Those Startling Reverse Sneezes?

They aren’t life threatening, and a few quick, easy steps like rubbing the throat can shorten an episode

A reverse sneeze looks alarming. The cat may stand still with his elbows out and eyes open wide while rapidly snorting inward and extending his neck. An owner might panic, thinking the cat is suffocating.
A reverse sneeze also sounds alarming. “I do not know exactly how to describe it,” says Andrea N. Johnston, DVM, DACVIM, a specialist in internal medicine and instructor in small animal internal medicine at the Cornell University College of Veterinary Medicine. “It is a cross between a sneeze and a gag.”

Sudden Onset. Adding to the puzzle, the cat, who was normal one moment and suddenly appeared to be choking, returns to normal immediately afterward. In the case of reverse sneezing, however, sounds and appearance usually deceive. The sneezing isn’t life threatening, and owners can take some easy steps to shorten an episode.

Reverse sneezing, though common in dogs, is rare in cats. However, veterinarians encourage owners to take their pets for an exam to determine whether the episode really is reverse sneezing or a serious yet treatable condition.

An episode lasting from a few seconds to a minute or two can occur at any time in any breed. “There are many potential causes: intra-nasal foreign bodies, rhinitis and nasal neoplasia (tumors),” Dr. Johnston says. Reverse sneezing is also linked to nasal and bronchial infections and cleft palate in young cats. In older cats, causes include dental diseases. Other possible causes are inflammation, nasal drip, long-term vomiting, pneumonia and mites in the nasal cavities.

Record the Event. Ultimately, the exact cause is often not determined. What’s known for certain: Irritation in the nose, sinus or pharynx causes a throat spasm — a noisy reverse sneeze. At-home video, on your cell phone or alternate recording device, is a good tool to record the event and show your cat’s veterinarian, Dr. Johnston says.

One inexpensive, budget-friendly remedy: petting. Rub the cat’s sides and back, and scratch his throat. Some owners find that lightly covering the cat’s nostrils causes him to swallow. Swallowing helps stop the sneezing.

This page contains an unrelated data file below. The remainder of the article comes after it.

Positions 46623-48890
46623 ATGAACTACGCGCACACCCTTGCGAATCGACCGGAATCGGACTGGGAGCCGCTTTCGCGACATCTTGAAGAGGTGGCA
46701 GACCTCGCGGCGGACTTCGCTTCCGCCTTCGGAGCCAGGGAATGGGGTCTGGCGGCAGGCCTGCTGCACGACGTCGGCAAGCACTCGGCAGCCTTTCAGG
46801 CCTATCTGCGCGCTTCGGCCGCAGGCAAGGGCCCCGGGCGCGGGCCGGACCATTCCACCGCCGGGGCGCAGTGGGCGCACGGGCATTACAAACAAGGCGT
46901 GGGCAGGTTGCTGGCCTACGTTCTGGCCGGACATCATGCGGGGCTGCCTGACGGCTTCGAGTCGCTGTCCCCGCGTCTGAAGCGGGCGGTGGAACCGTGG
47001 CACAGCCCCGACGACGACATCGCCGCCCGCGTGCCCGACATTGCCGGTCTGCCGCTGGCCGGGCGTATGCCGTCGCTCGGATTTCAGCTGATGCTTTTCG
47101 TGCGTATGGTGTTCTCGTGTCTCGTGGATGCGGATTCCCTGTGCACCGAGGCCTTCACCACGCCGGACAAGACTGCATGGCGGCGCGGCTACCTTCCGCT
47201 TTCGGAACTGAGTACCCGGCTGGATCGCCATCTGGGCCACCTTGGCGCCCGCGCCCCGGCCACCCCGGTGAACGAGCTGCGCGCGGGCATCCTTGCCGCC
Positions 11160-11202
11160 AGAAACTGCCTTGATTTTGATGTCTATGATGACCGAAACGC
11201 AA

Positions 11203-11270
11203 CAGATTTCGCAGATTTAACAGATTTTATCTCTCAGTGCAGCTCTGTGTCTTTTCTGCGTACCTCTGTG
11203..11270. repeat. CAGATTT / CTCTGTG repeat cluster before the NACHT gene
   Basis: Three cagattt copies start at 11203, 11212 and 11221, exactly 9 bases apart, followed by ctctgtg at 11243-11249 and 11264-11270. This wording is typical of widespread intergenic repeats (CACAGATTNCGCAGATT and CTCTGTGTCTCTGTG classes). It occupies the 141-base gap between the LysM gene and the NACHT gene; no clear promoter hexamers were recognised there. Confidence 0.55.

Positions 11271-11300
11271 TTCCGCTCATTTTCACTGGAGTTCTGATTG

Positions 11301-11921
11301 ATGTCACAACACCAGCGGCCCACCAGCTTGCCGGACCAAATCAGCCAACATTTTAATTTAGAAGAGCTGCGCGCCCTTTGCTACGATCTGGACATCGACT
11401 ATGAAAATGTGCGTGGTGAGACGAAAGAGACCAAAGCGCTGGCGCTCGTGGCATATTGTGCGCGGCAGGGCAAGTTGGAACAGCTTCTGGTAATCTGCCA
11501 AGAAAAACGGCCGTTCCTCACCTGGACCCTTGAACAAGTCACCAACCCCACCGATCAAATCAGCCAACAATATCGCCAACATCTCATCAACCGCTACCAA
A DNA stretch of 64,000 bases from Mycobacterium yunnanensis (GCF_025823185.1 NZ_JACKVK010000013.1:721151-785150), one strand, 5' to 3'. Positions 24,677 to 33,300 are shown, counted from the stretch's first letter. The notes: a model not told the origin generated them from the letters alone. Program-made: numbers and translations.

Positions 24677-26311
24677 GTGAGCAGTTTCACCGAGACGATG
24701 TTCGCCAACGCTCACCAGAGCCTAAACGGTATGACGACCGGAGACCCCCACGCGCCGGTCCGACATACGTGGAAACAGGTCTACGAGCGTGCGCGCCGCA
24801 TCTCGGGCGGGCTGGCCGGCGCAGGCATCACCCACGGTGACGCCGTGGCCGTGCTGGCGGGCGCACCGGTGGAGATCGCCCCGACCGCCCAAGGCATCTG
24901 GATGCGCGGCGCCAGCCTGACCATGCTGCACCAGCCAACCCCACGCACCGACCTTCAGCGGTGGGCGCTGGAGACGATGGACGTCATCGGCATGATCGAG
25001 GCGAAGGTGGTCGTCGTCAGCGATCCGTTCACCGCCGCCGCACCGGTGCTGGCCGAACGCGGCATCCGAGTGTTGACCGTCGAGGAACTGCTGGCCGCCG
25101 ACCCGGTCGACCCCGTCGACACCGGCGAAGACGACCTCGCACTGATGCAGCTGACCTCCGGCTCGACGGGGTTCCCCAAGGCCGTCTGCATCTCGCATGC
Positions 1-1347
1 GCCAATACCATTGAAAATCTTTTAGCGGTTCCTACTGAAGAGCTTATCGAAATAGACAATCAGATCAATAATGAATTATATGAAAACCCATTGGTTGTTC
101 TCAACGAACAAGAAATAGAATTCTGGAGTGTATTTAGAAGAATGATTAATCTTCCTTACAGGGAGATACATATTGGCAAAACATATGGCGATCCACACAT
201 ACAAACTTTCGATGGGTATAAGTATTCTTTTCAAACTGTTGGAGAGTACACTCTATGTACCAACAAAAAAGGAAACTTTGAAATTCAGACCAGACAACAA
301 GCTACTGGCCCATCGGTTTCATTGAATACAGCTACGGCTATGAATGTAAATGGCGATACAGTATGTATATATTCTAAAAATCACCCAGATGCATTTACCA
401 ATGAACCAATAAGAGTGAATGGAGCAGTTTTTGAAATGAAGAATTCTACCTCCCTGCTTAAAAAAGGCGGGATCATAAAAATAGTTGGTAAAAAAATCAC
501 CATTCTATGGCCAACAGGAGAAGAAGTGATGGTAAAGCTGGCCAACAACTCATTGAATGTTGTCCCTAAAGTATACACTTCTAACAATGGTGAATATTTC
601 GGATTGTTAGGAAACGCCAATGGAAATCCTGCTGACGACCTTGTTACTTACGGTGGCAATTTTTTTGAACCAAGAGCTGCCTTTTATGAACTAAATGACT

“Just try to relax your pet. Petting or gentle verbal soothing may be helpful,” Dr. Johnston says. “Changing environments may also benefit the cat – moving from an allergen-rich environment, such as outdoors, to a cool, calm environment, possibly indoors.”

Take note of the cat’s location and action immediately before the sneezing and its length. “The duration is very dependent on the cause,” Dr. Johnston says. “If the clinical signs are progressively worsening over minutes to hours, then veterinary assistance should be sought.

“Many clients describe an isolated episode of reverse sneezing,” she adds. “If this is an isolated or rare event, then I tell them not to worry about it, but if it is acute (sudden) in onset, increasing in severity or frequency, then I will recommend more advanced diagnostics such as nasal CT (imaging), rhinoscopy (a procedure in which a small camera is passed into the nasal passages) and possibly nasal biopsy.”

If the sneezing seems like a problem — if it happens daily or several times a day, or if it’s prolonged or accompanied by nasal discharge — visit the veterinarian.

He or she will consider the cat’s medical history and the description of the sneezing. A physical exam, blood tests, allergy tests or imaging may be used to rule out upper respiratory infection, nasal tumors, polyps or other underlying conditions.

When no underlying causes are found but the problem is ongoing, or the reverse sneezing is related to allergies, the veterinarian may prescribe an antihistamine or a steroid medication —
but medicine is not usually needed.

“If it is a once-in-a-while event, then I do not worry,” Dr. Johnston says. “Choking is a much more obvious and worrisome scenario. If a pet’s airway is blocked, then the gagging or coughing will escalate within minutes. The pet may display evidence of dyspnea (difficulty breathing) and potentially cyanosis (blue mucous membranes).”

For most cats, reverse sneezing sounds and looks scary, but it turns out that an event that may be eased by petting isn’t so scary after all. ❖